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Tony Batt

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Bet ban stymies federal officials

3 Apr 2008

By Tony Batt

WASHINGTON, DC -- Federal regulators on Wednesday acknowledged they are struggling to find ways to enforce a ban on Internet gambling.

They added that even if rules are eventually imposed, prohibition of online wagering may be ineffective.

In addition, financial industry representatives told a House panel the 2006 ban would be burdensome and likely force them to reject lawful transactions because the statute creating the ban does not define unlawful Internet gambling.

The hearing by a House Financial Services subcommittee may provide momentum for legislation to restrict or repeal the ban.

Internet gambling produced $15 billion in revenues on about 2,500 Web sites the year before it was outlawed.

The ban prohibits the use of credit cards, checks, wire transfers and other bank instruments to pay for wagers on the Internet.

Louis Roseman, director of bank operations and payment systems for the Federal Reserve, said an Internet gambling ban cannot be "ironclad."

"I don't think it's practical to be able to preclude the payment system from processing any unlawful Internet gambling transactions," Roseman said.

"There is going to be a proportion (of Internet gambling wagers) that will go through irrespective of our regulations," Roseman said. "The question is ... how large a proportion."

The Department of Treasury proposed the rules on Oct. 7 and drew more than 200 comments before a Dec. 12 deadline.

Valerie Abend, a deputy assistant secretary of the Department of Treasury, said federal officials are "making progress" in completing rules to ban Internet gambling.

But Abend echoed many of Roseman's concerns, saying it will be "difficult" for regulators to distinguish Internet gambling from otherwise lawful transactions online.

U.S. Rep. Spencer Bachus, R-Ala., who helped craft the Internet gambling ban, expressed dismay that federal regulators are having so much trouble in formulating rules to stop online wagering.

Bachus said the government has used 17 other federal statutes to crack down on drug trafficking, money laundering, terrorism and other illegal activity on the Internet.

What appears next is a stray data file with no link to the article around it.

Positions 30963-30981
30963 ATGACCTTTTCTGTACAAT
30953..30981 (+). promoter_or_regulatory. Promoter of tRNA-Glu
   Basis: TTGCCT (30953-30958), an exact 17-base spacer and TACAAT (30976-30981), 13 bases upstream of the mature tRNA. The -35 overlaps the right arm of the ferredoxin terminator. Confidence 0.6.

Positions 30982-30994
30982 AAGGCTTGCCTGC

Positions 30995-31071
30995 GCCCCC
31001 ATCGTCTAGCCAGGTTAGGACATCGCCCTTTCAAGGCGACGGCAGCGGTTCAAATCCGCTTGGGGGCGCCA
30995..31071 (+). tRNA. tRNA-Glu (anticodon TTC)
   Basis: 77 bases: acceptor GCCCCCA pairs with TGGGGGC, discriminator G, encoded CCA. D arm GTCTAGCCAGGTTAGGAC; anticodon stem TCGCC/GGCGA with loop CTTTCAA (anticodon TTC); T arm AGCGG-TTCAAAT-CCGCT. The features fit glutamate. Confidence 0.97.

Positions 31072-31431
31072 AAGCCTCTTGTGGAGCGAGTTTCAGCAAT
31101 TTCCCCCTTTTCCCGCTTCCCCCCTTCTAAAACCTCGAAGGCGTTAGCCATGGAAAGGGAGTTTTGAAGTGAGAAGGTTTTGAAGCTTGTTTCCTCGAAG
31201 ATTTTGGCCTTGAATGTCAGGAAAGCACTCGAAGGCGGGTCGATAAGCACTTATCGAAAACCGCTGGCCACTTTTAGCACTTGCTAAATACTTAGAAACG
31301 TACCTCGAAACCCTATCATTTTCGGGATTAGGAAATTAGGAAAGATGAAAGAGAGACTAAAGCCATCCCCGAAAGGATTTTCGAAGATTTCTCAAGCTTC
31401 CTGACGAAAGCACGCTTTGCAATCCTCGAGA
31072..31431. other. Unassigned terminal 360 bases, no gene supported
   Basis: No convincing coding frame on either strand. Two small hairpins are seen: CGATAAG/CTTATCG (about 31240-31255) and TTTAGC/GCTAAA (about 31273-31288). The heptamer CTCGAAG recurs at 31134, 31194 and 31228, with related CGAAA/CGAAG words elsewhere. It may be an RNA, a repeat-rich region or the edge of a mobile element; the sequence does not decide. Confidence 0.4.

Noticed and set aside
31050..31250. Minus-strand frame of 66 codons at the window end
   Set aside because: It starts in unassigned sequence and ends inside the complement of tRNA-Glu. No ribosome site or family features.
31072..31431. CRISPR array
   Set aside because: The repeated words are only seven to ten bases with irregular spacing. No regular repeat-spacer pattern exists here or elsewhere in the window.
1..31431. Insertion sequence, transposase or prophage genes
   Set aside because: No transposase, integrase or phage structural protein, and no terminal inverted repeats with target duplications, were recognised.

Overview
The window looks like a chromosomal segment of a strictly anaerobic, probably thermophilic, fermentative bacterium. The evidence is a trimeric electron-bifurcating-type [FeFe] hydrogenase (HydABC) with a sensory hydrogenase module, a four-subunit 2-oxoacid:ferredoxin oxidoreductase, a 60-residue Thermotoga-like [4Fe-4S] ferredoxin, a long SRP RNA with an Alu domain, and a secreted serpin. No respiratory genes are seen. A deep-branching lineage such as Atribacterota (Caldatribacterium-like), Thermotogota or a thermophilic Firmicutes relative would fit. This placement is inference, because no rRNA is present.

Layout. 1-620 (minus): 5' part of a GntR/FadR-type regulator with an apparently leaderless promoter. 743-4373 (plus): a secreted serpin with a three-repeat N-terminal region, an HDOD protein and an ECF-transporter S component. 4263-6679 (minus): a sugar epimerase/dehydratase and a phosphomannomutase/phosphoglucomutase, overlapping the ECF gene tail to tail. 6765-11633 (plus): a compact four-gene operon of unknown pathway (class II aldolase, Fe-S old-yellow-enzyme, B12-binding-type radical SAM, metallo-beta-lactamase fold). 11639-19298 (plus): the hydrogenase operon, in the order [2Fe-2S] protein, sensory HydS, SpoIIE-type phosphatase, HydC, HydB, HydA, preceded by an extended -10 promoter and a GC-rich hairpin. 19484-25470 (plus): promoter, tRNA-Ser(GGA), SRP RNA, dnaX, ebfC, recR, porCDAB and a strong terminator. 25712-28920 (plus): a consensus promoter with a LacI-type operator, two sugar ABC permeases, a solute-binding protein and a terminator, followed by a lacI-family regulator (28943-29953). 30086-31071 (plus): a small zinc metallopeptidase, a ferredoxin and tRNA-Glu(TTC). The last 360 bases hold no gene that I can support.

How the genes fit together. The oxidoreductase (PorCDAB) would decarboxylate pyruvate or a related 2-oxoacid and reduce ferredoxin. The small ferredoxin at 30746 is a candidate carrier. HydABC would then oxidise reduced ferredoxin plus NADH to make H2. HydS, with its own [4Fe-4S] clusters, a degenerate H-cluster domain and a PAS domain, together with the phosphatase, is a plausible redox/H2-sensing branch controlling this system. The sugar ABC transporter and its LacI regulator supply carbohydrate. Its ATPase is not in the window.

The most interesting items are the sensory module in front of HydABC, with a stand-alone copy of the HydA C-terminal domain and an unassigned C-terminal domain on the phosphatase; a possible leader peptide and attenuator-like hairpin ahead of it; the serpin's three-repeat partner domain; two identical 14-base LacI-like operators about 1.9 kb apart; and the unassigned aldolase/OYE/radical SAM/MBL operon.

"If you can't do something you're doing in 17 other statutes, it's sort of unusual," Bachus said.

Another conservative Republican, Jeb Hensarling of Texas, said the Internet gambling ban may cause the financial community to become "risk averse" in processing online transactions.

"If Congress passes a law that the federal government itself finds difficult or impossible to enforce and turns to private enterprise to enforce that law for them, then we must have clarity in our regulatory framework," he said.

"We need black and we need white, and we don't need shades of gray," he said.

The hearing included four witnesses from the financial community who all opposed the law imposing the Internet gambling ban.

"The (ban) takes banks beyond the role of reporting potentially or allegedly illegitimate financial activity, and makes banks and other financial institutions police, prosecutors, judges and executing marshals in place of real law enforcement officers when it comes to one of the most elusive of modern crimes, namely, unlawful Internet gambling," said Wayne Abernathy, executive vice president for financial institutions policy and regulatory affairs for the American Bankers Association.

Ted Kitada, a senior counsel for Wells Fargo & Co., said his company receives more than 11 million checks, 3 million debit transactions, and up to 30,000 wire transfers every day.

"To oversee these payment systems to identify restricted transactions is a significant and difficult mission," Kitada said.

Before any of the witnesses testified, Rep. Maxine Waters, D-Calif., who voted for the ban when it was attached to a port security bill in the waning days of the 2006 congressional session, said she was having second thoughts.

"I'm seldom in a position where I change my vote, but this may be one of those times," Waters said.

Rep. Barney Frank, D-Mass., who has introduced a bill to overturn the ban and require the Department of Treasury to regulate Internet gambling in the United States, described the current law as "an intrusion into personal liberty."

"The recipe for problems here is enormous," Frank said.

Frank's bill has 47 co-sponsors.

A bill by Rep. Shelley Berkley, D-Nev., calling for a one-year study of Internet gambling by the National Research Council of the National Academy of Sciences has 68 co-sponsors.

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